Sunday, January 28, 2007

By Your Light We See Light


Girl with a Pearl Earring
c. 1665-1666; Oil on canvas, 44.5 x 39 cm; Royal Cabinet of Paintings Mauritshuis, The Hague

In our ongoing discussion of conversion, self hood, and ontological substantiation, we throw around some pretty big words. Delve into dark corners and crevasses of the human soul. Muck about. But every once in a while we owe it to ourselves to come to a quiet place. Allow our eyes to gaze on beauty. Light. And instead of being pulled by demons in every direction (like the drawing of Saint Anthony below), we will find the mind returning to the Source of our being. Gratitude, too, will follow.

Our friend and mentor, Gil Bailie, whose blog can be found here, has written on serenity that can only be got through prayer ... and its beastly alternative. Meditate well on his words, and let not your heart be troubled; neither let it be afraid.
Promiscuity means the lack of standards by which to judge or sort out things. Psychological promiscuity ... is the kind of involvement in mimetic contagion and mimetic desire which reaches the point [that] the self becomes unstable, because of the multitude of its influences. We do not have to influenced by a multitude of people [in a negative way]; all that influence simply needs to be thematized. We do not want to turn off the influences of other people; we need other people ... The way the Christian economy works is we reach God through Christ, we reach Christ through each other. So we don’t want to be stopped being influenced, but that influence needs to be thematized or else it becomes polymorphously perverse -- and that is the mimetic crisis.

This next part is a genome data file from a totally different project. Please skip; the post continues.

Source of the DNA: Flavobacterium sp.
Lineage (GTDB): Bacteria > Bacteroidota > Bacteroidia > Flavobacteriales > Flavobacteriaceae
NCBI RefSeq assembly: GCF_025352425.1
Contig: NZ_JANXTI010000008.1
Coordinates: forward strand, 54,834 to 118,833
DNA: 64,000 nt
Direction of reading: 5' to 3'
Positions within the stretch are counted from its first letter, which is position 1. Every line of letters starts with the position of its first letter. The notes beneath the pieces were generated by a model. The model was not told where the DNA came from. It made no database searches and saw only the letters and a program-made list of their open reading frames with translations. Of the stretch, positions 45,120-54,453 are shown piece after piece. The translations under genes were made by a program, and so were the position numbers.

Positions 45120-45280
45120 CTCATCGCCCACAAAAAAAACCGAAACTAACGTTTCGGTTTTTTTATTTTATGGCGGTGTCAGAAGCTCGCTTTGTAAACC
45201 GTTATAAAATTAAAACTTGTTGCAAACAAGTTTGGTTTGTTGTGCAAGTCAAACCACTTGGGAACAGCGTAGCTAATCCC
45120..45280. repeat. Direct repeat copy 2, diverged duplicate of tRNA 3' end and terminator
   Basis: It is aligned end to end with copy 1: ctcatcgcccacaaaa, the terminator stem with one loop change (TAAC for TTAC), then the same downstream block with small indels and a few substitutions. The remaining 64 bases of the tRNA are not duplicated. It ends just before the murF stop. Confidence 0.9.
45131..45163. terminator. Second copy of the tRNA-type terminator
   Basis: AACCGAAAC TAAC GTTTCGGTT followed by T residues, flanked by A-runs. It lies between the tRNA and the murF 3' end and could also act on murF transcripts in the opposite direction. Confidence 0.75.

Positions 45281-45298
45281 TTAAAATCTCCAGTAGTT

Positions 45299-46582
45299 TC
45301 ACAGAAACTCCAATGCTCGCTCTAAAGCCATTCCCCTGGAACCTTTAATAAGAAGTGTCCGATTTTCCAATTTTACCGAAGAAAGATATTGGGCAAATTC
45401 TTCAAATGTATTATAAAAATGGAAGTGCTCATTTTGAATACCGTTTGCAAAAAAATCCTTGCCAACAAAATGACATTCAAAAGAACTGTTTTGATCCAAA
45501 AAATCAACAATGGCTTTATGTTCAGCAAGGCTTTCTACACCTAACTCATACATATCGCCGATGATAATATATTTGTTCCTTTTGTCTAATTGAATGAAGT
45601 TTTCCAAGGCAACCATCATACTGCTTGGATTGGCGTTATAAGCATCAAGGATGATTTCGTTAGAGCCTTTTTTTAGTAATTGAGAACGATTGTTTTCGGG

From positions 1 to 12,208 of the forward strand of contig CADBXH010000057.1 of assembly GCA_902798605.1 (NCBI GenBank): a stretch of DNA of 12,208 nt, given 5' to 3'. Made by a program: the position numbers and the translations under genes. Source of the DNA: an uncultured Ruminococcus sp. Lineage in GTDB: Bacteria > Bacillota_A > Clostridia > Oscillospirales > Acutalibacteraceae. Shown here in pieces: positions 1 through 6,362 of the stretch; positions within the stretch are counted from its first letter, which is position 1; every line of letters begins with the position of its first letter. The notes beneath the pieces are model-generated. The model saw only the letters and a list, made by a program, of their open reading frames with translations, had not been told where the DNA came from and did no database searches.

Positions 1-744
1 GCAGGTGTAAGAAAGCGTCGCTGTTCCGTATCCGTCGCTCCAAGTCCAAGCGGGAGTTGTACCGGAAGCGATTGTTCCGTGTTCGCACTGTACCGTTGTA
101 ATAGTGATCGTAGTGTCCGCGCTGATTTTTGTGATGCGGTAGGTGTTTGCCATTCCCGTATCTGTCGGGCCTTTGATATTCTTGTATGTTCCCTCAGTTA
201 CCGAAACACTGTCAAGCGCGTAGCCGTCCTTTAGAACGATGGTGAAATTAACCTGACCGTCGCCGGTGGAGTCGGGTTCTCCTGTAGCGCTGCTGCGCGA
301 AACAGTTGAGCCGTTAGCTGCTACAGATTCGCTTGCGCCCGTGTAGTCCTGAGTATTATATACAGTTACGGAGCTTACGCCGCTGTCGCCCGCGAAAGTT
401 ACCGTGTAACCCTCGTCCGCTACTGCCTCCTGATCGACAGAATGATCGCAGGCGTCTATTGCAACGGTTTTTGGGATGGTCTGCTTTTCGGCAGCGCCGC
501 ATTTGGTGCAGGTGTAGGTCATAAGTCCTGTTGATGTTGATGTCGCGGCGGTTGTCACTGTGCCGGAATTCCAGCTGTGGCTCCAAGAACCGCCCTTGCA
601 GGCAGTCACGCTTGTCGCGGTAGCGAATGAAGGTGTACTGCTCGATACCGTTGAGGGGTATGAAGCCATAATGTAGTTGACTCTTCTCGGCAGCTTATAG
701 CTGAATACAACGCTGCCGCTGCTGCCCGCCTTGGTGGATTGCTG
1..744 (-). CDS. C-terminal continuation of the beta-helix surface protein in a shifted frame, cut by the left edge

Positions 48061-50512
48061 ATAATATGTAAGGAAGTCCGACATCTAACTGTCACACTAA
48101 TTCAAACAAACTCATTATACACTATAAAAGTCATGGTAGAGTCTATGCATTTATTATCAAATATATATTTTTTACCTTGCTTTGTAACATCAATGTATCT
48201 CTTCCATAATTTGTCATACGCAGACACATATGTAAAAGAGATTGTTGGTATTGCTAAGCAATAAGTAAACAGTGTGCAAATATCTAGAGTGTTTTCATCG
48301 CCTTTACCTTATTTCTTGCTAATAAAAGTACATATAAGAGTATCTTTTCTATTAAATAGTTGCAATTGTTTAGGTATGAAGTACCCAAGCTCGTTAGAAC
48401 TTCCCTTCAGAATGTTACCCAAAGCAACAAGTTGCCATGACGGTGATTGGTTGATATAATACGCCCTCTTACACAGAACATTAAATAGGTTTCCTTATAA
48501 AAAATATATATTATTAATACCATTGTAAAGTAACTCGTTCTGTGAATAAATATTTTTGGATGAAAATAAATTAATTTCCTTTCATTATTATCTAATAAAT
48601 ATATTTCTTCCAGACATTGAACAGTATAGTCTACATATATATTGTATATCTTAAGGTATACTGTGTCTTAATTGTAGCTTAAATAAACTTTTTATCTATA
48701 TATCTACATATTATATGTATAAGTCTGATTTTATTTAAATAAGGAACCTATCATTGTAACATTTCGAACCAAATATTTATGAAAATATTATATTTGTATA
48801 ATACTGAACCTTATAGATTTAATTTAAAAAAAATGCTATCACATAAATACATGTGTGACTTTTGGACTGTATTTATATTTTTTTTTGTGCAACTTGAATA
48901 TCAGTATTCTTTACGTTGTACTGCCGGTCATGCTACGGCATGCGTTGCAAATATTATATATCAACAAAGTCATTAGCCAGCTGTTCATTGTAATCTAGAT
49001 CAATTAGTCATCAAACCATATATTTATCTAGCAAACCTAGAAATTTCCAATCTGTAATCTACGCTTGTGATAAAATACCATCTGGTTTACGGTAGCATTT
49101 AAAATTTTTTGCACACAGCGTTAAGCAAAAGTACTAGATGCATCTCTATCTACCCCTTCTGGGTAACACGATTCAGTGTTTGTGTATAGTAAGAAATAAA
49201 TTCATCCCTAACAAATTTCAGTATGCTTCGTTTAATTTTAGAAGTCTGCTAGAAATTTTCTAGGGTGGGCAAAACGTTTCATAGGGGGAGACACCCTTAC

All the appeals to custom, to tradition, to authority, to the positive teaching of religion, to the gestures repeated since childhood are not meant to compel reason nor to suppliment it, but to protect it against the vertigo of the imagination. And the only people to be scandalized are, in the words of St Augustine, ‘Those who do not know how rare and difficult a thing it is for the fleshly imagination to be subdued by the serenity of a devout mind."

3 comments:

Aramis said...

"So we don’t want to be stopped being influenced, but that influence needs to be thematized or else it becomes polymorphously perverse -- and that is the mimetic crisis."

Referring to Gil’s idea about psychological continence he inserts Martin Buber’s thoughts on the “I” and “Thou” relationship with God – as it won’t be of much use to one in the social world except that it will teach you how to meet others and hold your ground when you meet them.

As I draw out of your post Athos; that when one does not continually keep their relationship strong with God and the Church one is liable to slip into a perversion of influences that will most likely lead one into the bottomless pit of reckless nihilism or the path of a Dionysian frenzy.